THE WASTELAND A look at out-of-print releases
BOBBIE GENTRY
The Delta Sweete
[Capitol/deleted/1968]

She was only 24 when The Delta Sweete was released, yet she’d already sold three million copies of her debut single Ode To Billie Joe, a controversial song about teen suicide. Gentry was brimming with confidence to write The Delta Sweete in 1968 as a concept album of life in the rural south. No country singer, let alone a girl, had put out an album without a single in mind.

The Delta Sweete was a "suite" of songs about life on her grandfather’s dirt-poor farm in Chickasaw County’s Mississippi Delta. Her formative years were by all accounts impoverished. "We didn’t have electricity," she said in an interview, "And I didn’t have many playthings." Her intention was to bring the listeners into the country, to church (Sermon), at a family gathering (Reunion) or down by the river (Okolona River Bottom Band, Louisiana Man). When Ode To Billie Joe came out in the summer of ’67, people talked about the song and wondered about the unsolved mystery of his suicide. Suddenly the south was remembered again, from Choctaw Ridge to the Tallahatchie Bridge, a place and time forgotten in the rush for modern living, became alive.


But the south shaped a person differently. On The Delta Sweete, Gentry comes across as tough and pragmatic, without the daintiness of a Southern Belle. Her dark hair, well-sculptured features and dark eyeliners reinforced her inner strength. She had to be to have convinced her label to allow her to attempt a concept album and also write eight of the 12 songs. No obvious singles could be heard and for covers, Gentry included Al Dixon’s Big Boss Man, Mose Allison’s Parchman Farm, John Loudermilk’s Tobacco Road, all tough blues and perhaps as a concession, the pop country of Doug Kershaw’s Louisiana Man.

Her own songs measure up well against these tried and trusted standards. The suite opens with a party band chooglin’ on the river in Okolona River Bottom Band. It’s a happy affair with Gentry bending words to great effect, rhyming "majority" with her own inventions like "barr-edy" and "come as you are-edy". It showed an inventive flair to challenge country music with pop music conventions. But when you hear a rasping, leering man laughing in the background, the strangeness throws you off.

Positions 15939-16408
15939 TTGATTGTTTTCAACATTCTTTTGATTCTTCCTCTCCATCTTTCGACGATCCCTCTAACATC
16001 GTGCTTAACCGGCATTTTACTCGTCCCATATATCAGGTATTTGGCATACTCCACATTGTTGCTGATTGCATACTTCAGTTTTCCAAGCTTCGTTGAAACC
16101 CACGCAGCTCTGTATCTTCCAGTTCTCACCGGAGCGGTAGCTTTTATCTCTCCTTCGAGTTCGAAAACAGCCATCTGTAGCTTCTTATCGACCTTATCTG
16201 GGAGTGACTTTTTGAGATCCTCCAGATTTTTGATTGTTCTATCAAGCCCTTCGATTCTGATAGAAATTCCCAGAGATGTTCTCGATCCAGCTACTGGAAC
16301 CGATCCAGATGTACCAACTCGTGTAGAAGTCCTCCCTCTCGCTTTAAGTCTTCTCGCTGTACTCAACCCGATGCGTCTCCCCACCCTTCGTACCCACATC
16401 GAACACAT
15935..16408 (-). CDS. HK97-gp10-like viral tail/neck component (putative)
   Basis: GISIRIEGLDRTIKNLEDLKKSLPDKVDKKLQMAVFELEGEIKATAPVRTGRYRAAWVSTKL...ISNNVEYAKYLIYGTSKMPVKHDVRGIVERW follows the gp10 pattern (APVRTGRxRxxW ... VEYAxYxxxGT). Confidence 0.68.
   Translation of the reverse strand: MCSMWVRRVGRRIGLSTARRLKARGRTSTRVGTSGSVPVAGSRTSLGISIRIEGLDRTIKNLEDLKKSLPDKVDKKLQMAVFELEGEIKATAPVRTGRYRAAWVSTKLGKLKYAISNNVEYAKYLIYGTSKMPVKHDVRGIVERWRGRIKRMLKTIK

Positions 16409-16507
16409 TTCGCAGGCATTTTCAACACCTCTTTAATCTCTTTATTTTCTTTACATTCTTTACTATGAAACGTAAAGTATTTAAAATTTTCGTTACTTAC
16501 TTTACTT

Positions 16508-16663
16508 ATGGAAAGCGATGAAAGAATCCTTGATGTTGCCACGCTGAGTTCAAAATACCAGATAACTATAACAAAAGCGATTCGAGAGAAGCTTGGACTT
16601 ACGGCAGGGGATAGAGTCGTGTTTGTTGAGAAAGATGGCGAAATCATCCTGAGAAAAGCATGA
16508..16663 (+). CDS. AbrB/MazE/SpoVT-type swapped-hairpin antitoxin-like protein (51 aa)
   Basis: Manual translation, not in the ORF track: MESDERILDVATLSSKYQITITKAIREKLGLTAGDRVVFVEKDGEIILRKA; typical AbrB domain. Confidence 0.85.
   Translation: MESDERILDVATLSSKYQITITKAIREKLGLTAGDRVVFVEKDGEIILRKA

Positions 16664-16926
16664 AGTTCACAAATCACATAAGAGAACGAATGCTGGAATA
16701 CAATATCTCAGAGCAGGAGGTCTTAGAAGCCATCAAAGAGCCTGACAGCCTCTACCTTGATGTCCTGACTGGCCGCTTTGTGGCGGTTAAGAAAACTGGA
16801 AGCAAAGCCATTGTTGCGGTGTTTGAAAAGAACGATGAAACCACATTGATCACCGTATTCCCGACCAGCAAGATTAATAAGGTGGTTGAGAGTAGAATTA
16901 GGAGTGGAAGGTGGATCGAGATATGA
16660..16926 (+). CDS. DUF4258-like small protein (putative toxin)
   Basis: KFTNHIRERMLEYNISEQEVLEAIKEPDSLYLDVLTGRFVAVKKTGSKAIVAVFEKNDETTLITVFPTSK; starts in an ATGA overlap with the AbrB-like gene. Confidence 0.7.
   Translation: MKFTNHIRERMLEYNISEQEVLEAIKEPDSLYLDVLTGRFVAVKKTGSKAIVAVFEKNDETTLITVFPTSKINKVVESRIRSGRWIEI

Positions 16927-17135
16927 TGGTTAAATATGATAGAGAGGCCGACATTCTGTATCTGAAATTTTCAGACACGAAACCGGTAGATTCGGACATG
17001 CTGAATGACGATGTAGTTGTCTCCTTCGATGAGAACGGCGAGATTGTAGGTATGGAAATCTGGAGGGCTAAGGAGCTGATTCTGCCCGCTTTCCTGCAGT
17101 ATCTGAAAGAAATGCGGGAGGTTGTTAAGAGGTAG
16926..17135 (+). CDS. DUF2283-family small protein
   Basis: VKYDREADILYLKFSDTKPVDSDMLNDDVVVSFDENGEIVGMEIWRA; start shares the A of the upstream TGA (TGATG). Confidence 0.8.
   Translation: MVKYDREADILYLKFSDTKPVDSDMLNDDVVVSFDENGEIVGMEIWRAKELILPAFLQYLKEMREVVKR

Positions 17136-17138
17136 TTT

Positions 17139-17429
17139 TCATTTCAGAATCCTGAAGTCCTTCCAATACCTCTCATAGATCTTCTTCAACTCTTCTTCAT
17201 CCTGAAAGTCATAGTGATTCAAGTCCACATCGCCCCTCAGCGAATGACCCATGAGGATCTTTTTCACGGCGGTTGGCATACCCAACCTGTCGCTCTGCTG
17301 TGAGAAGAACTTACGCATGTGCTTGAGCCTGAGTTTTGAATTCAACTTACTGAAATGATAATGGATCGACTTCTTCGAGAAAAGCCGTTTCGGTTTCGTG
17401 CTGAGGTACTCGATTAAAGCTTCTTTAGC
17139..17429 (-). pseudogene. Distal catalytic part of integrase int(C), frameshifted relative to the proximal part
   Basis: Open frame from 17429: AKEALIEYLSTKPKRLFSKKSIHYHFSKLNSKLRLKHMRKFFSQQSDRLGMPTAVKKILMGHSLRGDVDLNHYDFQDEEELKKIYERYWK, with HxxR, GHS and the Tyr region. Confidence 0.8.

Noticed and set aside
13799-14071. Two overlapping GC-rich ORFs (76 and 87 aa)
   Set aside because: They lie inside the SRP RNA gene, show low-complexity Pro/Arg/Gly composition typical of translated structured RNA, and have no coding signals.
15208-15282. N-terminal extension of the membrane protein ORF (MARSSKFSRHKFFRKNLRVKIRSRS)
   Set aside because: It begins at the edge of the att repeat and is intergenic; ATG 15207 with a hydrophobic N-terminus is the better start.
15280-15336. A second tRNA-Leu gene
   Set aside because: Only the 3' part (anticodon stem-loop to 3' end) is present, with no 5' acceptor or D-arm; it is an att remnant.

It reveals itself in the next track, Al Dixon’s Big Boss Man, traditionally seen to be about life on a plantation down south with the boss whippin’ your back. "You got me working, boss man/ workin’ ‘round the clock/ I want me a drink of water/ You won’t let me stop". Gentry overhauls the song. At the final verse, she throws away the ambiguity in the song. She goes down low and sings "Can you hear me when I call? / You ain’t so big, you just tall, that’s all". The innuendo reveals the sexual politics in the song. When the night comes, the slave girls are the masters.

Gentry was a femme fatale even if she didn’t ever claim to be. On Mose Allison’s Parchman Farm, she becomes the manipulator who has tricked her lover into prison on a farm. As the song goes on to reveal her lover as a hard workin’ man who "ain’t never done nobody no harm", she describes him picking cotton and drinking wine. All the while unaware he is being set up. At the song’s conclusion, Gentry deadpans, "well he’s gonna be there for the rest of his life… And all he ever did was shoot his wife."

But she also has a soft side to her. Her fun side devoted itself to childish things and sometimes-outright fantasy (Refractions). She could purr a lullaby like Jessye Lisabeth but add drama to make an adult listen ("What secret are you keeping Jessye’ Lisabeth? Pray tell/ What could cause such bitter tears? What lesson has life taught you?").

Her talent as arranger is best heard on Reunion, where she sings a duet with an unidentified male voice with chorus lending support. It’s set at a family gathering where the effect of hearing the two voices interjecting with the chorus brings to mind such reunions as affairs where everyone is talking but no one is listening.